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Timaru mother denies murdering her three children


Lauren Dickason is accused of killing her three children, Liane, 6, Maya, 2, and Karla, 2, in Timaru.

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Lauren Dickason is accused of killing her three children, Liane, 6, Maya, 2, and Karla, 2, in Timaru.

Lauren Anne Dickason will enter not guilty pleas to charges of murdering her three daughters in Timaru last month.

Because she remains unwell at Hillmorton Hospital in Christchurch, her appearance even by video-link was excused when the case was called in the High Court on Friday.

Justice Cameron Mander told defence counsel Kerryn Beaton QC that because Dickason was not appearing, the defendant would need to sign a written notice so counsel could enter the not guilty pleas on her behalf. That will be done on Friday.

Dickason, a medical practitioner, is accused of the murder of her three daughters – twins Maya and Karla, 2, and their older sister Liane, 6 – on the night of September 16, about a week after the family moved into a property in Queen St, Timaru.

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Friday’s session took place in the High Court at Christchurch, with a link to the Timaru Court House so relatives and local media could also watch proceedings.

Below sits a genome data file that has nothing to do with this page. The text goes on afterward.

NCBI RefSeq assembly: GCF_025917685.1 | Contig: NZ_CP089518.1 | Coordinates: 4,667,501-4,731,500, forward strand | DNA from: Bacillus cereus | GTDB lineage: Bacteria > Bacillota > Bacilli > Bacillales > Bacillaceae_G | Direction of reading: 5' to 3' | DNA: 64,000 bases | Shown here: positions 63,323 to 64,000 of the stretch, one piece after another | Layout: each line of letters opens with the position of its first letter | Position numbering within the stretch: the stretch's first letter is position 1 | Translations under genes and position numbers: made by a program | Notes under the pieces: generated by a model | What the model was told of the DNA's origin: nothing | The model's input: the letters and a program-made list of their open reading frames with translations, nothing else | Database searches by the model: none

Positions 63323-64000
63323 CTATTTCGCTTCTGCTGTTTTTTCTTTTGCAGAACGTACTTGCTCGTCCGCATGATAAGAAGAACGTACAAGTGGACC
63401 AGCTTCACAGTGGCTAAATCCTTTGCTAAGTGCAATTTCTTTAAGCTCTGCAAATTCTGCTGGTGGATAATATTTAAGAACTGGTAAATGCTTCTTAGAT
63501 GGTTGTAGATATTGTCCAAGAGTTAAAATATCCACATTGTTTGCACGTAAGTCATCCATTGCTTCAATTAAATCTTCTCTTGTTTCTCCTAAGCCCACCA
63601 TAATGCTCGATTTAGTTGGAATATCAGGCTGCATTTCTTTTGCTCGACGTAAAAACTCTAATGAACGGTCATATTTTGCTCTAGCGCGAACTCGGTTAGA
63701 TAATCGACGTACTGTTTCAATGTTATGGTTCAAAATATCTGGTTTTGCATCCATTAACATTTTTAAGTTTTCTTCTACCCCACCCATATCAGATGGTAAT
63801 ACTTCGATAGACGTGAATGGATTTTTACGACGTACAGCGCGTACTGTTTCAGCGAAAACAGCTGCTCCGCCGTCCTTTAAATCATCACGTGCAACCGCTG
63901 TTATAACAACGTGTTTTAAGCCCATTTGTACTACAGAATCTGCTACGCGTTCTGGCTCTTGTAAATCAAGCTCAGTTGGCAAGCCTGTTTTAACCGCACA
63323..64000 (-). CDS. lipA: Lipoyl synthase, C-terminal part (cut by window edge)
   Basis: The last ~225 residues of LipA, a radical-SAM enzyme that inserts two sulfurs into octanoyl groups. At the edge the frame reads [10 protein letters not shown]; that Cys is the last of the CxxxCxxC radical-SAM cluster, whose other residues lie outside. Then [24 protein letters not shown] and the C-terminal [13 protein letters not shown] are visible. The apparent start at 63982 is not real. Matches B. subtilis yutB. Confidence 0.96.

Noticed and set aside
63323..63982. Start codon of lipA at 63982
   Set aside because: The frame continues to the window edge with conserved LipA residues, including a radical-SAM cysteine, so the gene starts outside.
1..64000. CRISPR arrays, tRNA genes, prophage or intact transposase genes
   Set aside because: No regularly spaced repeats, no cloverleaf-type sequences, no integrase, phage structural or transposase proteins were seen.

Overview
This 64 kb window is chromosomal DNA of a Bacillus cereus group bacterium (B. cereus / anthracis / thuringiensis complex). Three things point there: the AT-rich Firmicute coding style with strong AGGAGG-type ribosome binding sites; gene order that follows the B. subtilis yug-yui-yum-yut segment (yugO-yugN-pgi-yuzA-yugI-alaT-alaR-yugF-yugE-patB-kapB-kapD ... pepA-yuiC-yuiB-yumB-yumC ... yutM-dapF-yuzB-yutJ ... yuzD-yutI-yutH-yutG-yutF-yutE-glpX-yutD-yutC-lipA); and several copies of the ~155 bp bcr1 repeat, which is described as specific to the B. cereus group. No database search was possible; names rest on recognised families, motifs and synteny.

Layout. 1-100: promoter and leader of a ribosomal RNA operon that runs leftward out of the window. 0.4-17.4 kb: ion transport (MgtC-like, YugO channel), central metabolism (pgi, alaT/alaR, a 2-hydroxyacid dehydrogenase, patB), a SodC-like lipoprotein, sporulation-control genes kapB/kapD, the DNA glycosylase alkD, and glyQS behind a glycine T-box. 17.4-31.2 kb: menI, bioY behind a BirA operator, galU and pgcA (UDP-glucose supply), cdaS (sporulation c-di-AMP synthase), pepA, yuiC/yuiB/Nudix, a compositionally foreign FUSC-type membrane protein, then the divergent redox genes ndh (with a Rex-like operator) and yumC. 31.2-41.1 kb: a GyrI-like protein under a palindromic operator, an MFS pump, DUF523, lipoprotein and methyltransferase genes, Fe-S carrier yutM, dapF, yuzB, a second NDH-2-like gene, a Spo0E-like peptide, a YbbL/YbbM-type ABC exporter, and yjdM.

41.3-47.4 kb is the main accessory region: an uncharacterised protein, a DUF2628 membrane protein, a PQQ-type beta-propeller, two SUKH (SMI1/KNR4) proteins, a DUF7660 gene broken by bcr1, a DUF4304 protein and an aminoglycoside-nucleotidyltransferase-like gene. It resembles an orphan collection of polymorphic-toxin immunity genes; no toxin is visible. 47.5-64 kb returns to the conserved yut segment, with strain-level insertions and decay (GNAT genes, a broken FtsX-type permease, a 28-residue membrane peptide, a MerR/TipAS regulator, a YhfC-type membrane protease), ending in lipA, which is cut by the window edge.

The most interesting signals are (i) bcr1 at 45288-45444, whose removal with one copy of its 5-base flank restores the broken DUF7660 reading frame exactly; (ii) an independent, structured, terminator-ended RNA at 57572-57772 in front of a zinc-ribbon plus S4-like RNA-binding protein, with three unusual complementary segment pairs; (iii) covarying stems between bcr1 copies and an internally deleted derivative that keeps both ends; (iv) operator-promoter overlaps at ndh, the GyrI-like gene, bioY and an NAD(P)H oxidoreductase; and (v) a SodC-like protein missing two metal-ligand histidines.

Dickason, who was hospitalised after the incident, had appeared in court in Timaru on September 18 for a psychiatric assessment. More time was granted for that assessment when the case was called in Christchurch last week, without Dickason making an appearance.

The court was told on Friday that both the defence and Crown are arranging independent psychiatric reports.

The trial has already been scheduled for March 2023, and Dickason was remanded to a case review hearing on December 17.

In the meantime, she will continue to be detained in Hillmorton Hospital’s forensic unit, as she has been since her arrest.

Justice Mander said she would continue to be detained in that unit until trial or until detention there was “no longer seen as necessary or appropriate”.

After the girls’ deaths, vigils were held in Timaru and in South Africa.

According to the Homicide Report, a Stuff data investigation examining why people kill, on average nine children aged 14 and younger are the victims of homicide in New Zealand each year.



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